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HMRC internal manual

Business Income Manual

HM Revenue & Customs
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Care providers: shared lives carers for 2003-04 to 2009-10: establishing the profits

For the purposes of operating the simplified arrangements for 2003-04 to 2009-10, HMRC divided shared lives carers into four categories. The arrangements for each category applied as follows.

Respite carers

Many carers looked after vulnerable people in their own home for only a short period, perhaps to give a close relative or another carer a break. Although it was regarded as principally a voluntary service, the carers did receive small payments on a daily basis for each person. Under the arrangements, respite carers were divided into two sub-categories based on the number of days of care in a year. The number of days care provided in a year was calculated by adding up the number of days care per adult per year.

The first was made up of those who provided no more than 182 days of care in a particular tax year. These carers were treated by HMRC as having no taxable profits to return.

The second category of respite carers was made up of those who provided more than 182 days care in a year. The same rules applied to these respite carers as applied to full time carers with 1-3 adults (see below).

Example 1

If a carer provided 45 days care for one service user and 63 days care for two further users, this would give a total of 45 + (2 x 63) = 171 days. The carer would have less than 182 days care in that year and would therefore not have to return any taxable profits.

Example 2

If a carer provided 100 days care for two service users, this would give a total of 100 + 100 = 200 days. The carer would have more than 182 days care in that year and would therefore have to return any taxable profit using the rules for full time carers with 1-3 adults.

Day carers

This was similar to respite care but the care tended to be provided for only a few hours per day and any payment was normally intended to defray the expenses of the carer. Under these arrangements, the carer choose between one of the following methods:

  • The fixed expenses method. Under this method the carer could deduct from the amount received fixed expenses of £15 per day per individual. If the total of the fixed expenses was more than the amount received, the taxable profit was nil. If the total of the fixed expenses was less than the amount received, then the difference was treated as the taxable profit.
  • The profit method. Full records were maintained and taxable profits for the year were arrived at by deducting allowable expenses (and capital allowances) from the amount received.
  • The sampling method. A record of regular expenses was maintained for a period of three months and then multiplied up. This total was then added to other allowable expenses to arrive at a total for the year. This amount was then deducted from the amount received to give a figure of taxable profits for the year.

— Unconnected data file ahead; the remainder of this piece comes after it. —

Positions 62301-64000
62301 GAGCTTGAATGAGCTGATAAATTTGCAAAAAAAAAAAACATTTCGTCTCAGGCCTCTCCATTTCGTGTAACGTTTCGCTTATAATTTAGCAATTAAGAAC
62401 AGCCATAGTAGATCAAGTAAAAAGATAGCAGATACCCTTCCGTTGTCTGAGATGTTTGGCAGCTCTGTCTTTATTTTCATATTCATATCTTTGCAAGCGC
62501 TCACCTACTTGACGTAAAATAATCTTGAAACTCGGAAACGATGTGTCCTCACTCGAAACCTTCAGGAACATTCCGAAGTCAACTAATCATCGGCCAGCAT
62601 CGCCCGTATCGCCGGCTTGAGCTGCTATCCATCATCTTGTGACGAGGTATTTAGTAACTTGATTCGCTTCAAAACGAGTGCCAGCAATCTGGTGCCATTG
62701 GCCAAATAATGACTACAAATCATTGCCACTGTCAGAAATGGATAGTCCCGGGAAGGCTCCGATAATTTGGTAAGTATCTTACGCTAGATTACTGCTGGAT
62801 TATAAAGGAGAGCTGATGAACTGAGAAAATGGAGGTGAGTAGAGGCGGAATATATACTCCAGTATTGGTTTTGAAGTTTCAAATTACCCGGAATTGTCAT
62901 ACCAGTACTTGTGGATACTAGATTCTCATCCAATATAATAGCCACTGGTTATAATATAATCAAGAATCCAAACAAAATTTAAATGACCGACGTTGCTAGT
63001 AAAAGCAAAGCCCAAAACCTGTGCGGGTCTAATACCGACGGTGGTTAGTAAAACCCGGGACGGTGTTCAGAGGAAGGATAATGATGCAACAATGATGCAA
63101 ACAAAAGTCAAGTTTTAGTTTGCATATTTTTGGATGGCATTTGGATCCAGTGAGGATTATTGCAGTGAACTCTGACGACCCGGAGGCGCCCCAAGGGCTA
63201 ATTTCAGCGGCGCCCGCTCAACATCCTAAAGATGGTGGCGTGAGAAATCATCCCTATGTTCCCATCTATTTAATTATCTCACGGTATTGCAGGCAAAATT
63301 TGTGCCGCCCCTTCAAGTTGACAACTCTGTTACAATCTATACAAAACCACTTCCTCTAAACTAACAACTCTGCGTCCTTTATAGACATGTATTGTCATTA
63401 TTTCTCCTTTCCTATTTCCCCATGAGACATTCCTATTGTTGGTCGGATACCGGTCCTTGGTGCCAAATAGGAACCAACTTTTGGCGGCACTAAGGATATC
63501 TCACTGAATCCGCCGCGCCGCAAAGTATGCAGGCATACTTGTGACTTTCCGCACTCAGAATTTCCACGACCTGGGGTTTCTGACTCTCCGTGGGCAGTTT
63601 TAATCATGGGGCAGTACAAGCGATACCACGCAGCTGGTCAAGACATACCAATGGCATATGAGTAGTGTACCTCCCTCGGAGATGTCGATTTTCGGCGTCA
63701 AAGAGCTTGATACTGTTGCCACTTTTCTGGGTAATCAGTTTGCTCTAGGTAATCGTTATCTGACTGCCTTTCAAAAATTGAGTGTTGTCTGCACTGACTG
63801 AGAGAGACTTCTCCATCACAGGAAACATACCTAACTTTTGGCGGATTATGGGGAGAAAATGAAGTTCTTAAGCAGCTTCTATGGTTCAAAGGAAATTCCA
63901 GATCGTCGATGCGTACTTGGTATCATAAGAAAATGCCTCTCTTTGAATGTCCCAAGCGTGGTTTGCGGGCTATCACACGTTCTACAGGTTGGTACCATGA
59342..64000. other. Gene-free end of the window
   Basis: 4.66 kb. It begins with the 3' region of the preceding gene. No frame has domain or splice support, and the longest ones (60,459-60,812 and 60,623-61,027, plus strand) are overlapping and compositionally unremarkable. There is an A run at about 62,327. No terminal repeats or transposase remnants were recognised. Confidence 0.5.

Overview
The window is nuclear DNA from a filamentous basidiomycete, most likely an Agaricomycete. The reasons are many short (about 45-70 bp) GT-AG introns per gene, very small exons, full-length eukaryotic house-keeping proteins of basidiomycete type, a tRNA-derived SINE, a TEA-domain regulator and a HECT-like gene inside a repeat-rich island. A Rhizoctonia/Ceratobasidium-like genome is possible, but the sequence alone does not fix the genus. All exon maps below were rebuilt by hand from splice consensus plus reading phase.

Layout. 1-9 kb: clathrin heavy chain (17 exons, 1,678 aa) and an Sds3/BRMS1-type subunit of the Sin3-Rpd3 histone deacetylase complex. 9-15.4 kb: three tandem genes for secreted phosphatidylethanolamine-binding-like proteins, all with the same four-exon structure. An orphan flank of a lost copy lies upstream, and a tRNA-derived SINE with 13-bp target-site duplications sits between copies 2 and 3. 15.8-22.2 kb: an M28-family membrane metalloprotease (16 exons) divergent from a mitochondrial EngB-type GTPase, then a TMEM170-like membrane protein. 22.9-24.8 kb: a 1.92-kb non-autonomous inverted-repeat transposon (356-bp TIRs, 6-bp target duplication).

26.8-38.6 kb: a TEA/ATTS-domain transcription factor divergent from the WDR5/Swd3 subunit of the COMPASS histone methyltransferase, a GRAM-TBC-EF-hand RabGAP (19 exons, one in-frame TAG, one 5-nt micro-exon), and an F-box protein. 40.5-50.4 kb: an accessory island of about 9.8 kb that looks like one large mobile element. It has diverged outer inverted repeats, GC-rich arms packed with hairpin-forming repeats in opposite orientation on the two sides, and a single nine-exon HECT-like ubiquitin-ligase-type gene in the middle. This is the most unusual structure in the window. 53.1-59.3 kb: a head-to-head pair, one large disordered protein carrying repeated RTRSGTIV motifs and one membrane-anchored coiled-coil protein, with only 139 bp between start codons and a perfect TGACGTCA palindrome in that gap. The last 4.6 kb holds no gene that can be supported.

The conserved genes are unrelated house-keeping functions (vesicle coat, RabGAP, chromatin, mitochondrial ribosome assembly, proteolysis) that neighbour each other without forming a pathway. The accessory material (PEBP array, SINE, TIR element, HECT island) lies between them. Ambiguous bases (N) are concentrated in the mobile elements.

Full time carers with 1-3 adults or young people

Normally, the carer had to provide the resident with a room in the carer’s only or main residence. These cases continued to qualify for relief under the rent-a-room scheme (see PIM4000 onwards). However, claiming this relief was usually to the carer’s disadvantage if their total receipts from shared lives care exceeded the rent-a-room limit.

Some carers looked after 1-3 adults or young people in their own home and preferred not to keep records, but:

  • opted out of the rent-a-room exemption; or
  • received more than the rent-a-room limit and did not elect for the rent-a-room alternative basis to apply.

HMRC accepted that the allowable expenses of caring full time for one adult, many of whom would have had behavioural or learning difficulties, would be higher than those people having an ordinary lodger. Case workers were instructed to accept the following minimum expenses and allowances as the weekly cost of caring for each placement:

  • £400 per week for the first adult,
  • £250 per week for the second and third adults.

Alternatively, an acceptable figure could have been arrived at by asking the carer to record their actual expenses over a short, typical period in order to arrive at the correct level of allowable expenditure for tax purposes. Once the level of expenses had been agreed with a particular carer, the agreement would stay in force whilst the carer’s situation remained broadly the same.

In the unlikely event that no agreement could be reached on an appropriate level of expenses or if the carer so wished, then taxable profits should have been calculated using a full set of records.

Full-time carers with more than 3 adults or young people

The normal trade profits computational rules applied so these carers were required to keep records of income and expenditure in the same way as proprietors of nursing homes or boarding houses.